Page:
Critical thinking skills tend to be applied more readily when fixing broken methods and faulty products, but we do not apply them when first assessing relationship issues. Probably because, comparatively speaking, faulty products and processes may actually be easier to fix than relationship issues! For those unskilled at dealing with people problems, any given workday is a firefight that is inadequately fought with a garden hose when a firehose is what’s needed. Even for the skilled conflict manager, workplace fires can be overwhelming because of the sheer number that regularly pop up. Some are hard to extinguish because they are given oxygen by people who cannot let things go. They continue to burn for far too long and are a drain on teams and the work environment. As a result, relationships become broken beyond repair, yet these people must continue to work together.
Trying to settle discord over the long haul is exhausting. If you have experienced it, you know how it is. Those mornings when you hate to get out of the car to go inside the office because you know you’ll be faced with the “headache-of-the-day”. You sit in the parking lot until that meager pep talk you give yourself inspires just enough energy to drag your weary body and mind to the front door. You know it’s going to be the same stress, just a different day, and you just don’t want to deal with it.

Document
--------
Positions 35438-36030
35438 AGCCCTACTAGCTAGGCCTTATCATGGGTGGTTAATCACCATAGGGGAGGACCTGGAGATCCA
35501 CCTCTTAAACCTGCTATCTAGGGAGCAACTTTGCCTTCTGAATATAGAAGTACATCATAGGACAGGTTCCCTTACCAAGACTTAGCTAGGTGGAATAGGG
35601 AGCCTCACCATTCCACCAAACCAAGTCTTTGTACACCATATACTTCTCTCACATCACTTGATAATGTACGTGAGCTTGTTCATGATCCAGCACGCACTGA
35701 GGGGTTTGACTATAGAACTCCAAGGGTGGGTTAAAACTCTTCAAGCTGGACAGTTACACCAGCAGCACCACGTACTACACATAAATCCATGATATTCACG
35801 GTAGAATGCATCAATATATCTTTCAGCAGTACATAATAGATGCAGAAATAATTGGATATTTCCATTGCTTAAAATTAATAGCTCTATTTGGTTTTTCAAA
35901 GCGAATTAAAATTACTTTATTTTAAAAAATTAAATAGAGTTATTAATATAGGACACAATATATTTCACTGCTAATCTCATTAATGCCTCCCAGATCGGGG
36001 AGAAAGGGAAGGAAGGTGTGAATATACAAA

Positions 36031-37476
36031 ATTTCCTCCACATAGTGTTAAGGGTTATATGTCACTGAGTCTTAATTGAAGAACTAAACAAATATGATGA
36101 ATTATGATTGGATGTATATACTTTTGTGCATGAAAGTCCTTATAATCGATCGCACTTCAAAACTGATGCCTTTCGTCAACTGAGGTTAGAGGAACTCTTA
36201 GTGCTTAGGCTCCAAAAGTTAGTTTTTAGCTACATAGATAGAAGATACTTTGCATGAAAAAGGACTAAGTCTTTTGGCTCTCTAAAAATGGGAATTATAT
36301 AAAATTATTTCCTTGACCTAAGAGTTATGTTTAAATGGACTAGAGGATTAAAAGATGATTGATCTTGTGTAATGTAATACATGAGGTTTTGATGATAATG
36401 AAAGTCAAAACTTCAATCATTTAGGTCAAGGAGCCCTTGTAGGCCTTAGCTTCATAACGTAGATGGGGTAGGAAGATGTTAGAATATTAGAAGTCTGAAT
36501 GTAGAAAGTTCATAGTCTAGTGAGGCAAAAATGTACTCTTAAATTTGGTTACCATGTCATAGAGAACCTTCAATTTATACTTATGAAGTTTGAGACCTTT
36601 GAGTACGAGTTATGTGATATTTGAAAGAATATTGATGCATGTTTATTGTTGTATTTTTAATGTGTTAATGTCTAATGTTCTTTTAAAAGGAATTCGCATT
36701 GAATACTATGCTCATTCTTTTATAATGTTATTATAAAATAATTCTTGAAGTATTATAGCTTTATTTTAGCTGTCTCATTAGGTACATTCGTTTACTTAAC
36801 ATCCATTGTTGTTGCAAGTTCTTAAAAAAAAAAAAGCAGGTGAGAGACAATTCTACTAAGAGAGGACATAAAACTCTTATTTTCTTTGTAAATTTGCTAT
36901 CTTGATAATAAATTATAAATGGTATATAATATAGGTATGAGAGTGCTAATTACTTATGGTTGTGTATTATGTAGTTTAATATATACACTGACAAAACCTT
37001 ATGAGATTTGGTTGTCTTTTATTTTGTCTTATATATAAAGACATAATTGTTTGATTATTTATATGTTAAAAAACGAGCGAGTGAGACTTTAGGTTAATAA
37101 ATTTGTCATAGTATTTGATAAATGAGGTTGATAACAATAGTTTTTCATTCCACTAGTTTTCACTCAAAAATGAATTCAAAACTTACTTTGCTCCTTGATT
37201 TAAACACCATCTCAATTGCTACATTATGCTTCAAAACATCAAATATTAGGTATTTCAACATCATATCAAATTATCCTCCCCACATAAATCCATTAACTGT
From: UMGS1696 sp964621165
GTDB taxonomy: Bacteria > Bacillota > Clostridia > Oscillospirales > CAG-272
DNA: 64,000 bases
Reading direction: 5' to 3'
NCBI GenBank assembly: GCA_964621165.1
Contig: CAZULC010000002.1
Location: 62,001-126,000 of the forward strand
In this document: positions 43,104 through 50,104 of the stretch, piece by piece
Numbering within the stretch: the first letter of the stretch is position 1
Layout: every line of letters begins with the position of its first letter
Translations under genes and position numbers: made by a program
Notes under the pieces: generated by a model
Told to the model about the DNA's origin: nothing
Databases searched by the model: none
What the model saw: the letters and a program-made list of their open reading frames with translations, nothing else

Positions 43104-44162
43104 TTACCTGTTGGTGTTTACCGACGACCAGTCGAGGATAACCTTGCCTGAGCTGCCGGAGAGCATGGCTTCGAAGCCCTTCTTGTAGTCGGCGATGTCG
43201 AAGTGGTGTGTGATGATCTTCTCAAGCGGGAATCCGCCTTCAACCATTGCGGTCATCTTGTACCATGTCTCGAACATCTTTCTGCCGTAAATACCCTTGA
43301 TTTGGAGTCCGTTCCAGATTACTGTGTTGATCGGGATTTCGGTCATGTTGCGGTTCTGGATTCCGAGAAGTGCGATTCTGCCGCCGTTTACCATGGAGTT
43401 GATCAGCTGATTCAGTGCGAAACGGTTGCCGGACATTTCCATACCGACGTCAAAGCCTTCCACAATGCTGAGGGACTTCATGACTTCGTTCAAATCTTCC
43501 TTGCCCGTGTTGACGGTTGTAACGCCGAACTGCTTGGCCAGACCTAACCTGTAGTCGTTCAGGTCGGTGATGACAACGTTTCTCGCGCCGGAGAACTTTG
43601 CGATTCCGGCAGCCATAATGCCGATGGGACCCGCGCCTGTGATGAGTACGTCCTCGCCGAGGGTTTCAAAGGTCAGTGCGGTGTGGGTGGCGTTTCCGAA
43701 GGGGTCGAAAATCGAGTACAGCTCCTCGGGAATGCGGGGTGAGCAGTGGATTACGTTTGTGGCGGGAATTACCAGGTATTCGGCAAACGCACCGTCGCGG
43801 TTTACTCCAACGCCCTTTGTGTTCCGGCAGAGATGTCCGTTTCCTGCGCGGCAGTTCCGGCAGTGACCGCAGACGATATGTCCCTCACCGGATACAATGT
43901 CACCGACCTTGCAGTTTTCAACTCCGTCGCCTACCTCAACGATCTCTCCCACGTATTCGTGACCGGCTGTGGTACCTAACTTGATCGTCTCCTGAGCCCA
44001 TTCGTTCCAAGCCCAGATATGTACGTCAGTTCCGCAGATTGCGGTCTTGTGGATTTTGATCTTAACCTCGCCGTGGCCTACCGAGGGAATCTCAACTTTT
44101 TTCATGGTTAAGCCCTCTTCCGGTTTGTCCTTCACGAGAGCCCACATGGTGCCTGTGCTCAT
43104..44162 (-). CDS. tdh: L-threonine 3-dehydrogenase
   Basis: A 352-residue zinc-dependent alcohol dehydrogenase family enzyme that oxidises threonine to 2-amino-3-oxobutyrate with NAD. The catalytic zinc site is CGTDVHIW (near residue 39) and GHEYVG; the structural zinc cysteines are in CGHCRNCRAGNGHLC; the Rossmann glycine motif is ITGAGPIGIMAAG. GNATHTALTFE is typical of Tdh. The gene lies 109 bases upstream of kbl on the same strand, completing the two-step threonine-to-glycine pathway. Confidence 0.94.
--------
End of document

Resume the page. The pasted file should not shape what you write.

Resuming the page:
Powerful leaders eliminate the weariness through effective, decisive measures that do not tolerate protracted people problems. Successful leaders build trust and influence when they demonstrate savviness in overcoming obstacles and resolving issues quickly for the company and clients. Unfortunately, not every leader is adroit at using critical thinking to analyze people problems. Neither do they get the training needed to master skills like communications, self-awareness, conflict management, and engagement. Some supervisors and managers base solutions on intuition, limited experience, or plain old guesswork. Having a method to apply to people problems—especially complicated ones—can help leaders approach them logically and with greater success. This book will teach you such a method. The bigger and more complex the issue, the more applicable this method. How big? Goliath-sized!